Science has a reasonable understanding of matter and how the strong, the weak, and the electromagnetic forces and (at least for practical purposes) gravity affect it. We also have a firm grasp on an large array of other natural laws and principles.
But none of the forces or laws indicate that, from a human point of view, there is a constant evolution and change in our universe. They only describe change within so limited scopes that one cannot express connections between cause on the microscopic level and effect on the macroscopic level, or vice versa.
The laws of nature do not state anything about the development of life; although we do understand how DNA replicates, how organisms reproduce and mutate, how organisms adapt and survive according to changing environments, and how they in turn change their environments, we cannot explain which direction life will take. Neither do the laws of nature explain our emotions or reactions in spite of a good understanding of biochemistry, some neurological insight, etc.
Perhaps if in theory one could take a snapshot of the current state of my body and all things in its environment that have a non-negligible effect and, this snapshot now frozen in time and space, describe me as a defined system using mathematical equations and models of chemistry and physics. If our world could be modeled this way, and no random effects can occur, perhaps one could predict the direction of life.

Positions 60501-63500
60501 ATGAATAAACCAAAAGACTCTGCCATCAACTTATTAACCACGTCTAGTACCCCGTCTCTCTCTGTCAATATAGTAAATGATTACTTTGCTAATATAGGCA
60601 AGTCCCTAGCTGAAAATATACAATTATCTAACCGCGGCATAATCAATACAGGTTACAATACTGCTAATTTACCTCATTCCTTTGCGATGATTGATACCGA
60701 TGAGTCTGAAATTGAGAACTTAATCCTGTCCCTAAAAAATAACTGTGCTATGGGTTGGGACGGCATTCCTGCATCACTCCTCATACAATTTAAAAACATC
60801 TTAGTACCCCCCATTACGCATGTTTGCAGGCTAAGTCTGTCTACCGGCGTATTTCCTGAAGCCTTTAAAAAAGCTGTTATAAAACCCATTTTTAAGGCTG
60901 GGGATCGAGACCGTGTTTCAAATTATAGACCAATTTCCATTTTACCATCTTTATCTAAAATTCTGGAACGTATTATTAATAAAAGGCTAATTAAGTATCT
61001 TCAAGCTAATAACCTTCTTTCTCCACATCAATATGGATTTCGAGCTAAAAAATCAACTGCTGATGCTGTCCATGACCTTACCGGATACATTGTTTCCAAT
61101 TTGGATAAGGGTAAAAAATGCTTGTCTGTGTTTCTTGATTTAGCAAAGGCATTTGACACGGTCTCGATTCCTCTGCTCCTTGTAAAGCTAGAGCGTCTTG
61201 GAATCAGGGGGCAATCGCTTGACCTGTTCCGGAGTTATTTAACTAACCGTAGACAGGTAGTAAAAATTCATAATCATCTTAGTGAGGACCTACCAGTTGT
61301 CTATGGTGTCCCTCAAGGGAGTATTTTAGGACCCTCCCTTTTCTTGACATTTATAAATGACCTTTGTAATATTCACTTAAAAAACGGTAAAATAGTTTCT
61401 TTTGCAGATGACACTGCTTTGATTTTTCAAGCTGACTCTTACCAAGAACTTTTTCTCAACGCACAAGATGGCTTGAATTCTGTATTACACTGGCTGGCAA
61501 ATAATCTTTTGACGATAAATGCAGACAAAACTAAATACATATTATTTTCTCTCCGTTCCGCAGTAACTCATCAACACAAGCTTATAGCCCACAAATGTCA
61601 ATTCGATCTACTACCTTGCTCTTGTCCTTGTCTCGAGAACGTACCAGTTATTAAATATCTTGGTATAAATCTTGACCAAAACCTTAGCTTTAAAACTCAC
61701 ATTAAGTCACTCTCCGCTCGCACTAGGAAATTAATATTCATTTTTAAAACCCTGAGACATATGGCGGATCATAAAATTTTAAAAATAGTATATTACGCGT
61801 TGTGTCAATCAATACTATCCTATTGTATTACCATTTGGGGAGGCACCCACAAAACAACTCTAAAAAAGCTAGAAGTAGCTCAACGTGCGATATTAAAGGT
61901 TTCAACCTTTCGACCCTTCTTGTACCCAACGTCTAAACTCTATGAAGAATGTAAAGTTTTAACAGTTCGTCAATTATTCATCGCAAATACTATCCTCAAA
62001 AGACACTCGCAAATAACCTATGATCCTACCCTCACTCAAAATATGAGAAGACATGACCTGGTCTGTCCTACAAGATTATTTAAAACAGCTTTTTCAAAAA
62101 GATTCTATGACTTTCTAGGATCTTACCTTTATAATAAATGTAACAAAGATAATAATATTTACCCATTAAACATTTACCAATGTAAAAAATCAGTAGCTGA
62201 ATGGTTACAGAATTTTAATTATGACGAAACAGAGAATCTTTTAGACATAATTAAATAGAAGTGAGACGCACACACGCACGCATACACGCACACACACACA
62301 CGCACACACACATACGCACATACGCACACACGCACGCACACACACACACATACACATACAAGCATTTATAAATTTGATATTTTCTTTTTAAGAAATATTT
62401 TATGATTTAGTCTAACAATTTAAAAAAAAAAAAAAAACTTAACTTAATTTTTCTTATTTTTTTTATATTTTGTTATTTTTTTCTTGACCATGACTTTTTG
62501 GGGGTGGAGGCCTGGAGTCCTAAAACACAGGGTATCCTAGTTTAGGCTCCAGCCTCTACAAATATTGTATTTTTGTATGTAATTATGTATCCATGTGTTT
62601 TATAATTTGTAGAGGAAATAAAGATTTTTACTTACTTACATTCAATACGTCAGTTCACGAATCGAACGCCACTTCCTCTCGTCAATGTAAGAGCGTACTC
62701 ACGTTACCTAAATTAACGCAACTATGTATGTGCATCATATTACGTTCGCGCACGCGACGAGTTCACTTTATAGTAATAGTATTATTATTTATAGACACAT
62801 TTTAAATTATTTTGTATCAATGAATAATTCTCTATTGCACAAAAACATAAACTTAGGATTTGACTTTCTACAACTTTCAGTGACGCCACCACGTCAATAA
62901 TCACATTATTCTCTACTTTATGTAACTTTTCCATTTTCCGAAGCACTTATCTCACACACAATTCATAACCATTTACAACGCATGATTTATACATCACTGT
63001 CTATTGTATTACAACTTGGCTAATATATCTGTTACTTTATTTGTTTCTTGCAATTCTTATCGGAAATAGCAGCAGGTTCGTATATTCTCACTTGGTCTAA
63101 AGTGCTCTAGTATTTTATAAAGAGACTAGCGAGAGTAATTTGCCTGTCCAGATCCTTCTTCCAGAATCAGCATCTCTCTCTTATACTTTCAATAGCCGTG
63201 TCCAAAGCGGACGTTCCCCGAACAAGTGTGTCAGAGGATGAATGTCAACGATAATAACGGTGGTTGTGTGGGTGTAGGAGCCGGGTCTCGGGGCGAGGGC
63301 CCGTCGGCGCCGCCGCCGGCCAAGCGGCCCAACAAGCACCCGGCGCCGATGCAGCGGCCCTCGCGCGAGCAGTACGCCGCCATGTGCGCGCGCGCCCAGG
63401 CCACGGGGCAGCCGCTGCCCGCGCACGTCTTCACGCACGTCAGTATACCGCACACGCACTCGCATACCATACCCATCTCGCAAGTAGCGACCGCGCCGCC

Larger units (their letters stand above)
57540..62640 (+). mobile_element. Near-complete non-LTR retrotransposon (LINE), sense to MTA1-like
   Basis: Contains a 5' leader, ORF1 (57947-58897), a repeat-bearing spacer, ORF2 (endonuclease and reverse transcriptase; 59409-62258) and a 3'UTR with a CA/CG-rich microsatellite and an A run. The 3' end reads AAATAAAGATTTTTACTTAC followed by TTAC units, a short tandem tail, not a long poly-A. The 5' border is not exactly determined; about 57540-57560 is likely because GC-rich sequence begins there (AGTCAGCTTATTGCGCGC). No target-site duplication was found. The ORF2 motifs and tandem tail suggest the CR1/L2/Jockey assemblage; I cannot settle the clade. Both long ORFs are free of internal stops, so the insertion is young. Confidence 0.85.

But no man can handle this reductionist view, and must instead resort to mystical symbolism both to understand and to communicate any state of existence.
We possess an immense understanding of the world around and within us, yet our sense of development and life—our desire to act and live, to be and to become—is not covered by this understanding. We can still describe such feelings only in symbolic terms.
Natural forces and laws combined have an immense effect that seems much larger than their sum total, and there is no well-described natural law that can express this combined effect. We can only state that the natural laws explain that things happen, and how physical and chemical processes are followed, but they cannot describe how life or our perception of life unfolds. It is this "superset of natural laws" that has no scientific law or description.
In principle, I could do with the above explanation, but few people can relate well enough to the knowledge that science has gathered today to understand the combined force of the laws of the universe. A symbol is required instead that effectively communicates this greater whole, enabling people to intuitively grasp the immensity and general mechanisms.
I prefer to use Satan as this symbol. It describes change with no guidance, a perpetual motivation that follows its own, inner dark light. It communicates both unordered dissolution and solidification into a balance that is found as chaos and order throughout Nature. It communicates a power of divine nature, but unlike that attributed to the usual gods it is a power that requires "evil" and destruction, and a power that is unconcerned with the well-being or the state of Cosmos.
Perhaps there might be a better word, but I cannot think of one that adequately communicates the gestalt of all natural laws acting simultaneously—the only way they can function—powerfully enough to do it justice. We owe it to life to use the most powerful and inclusive expression we can find.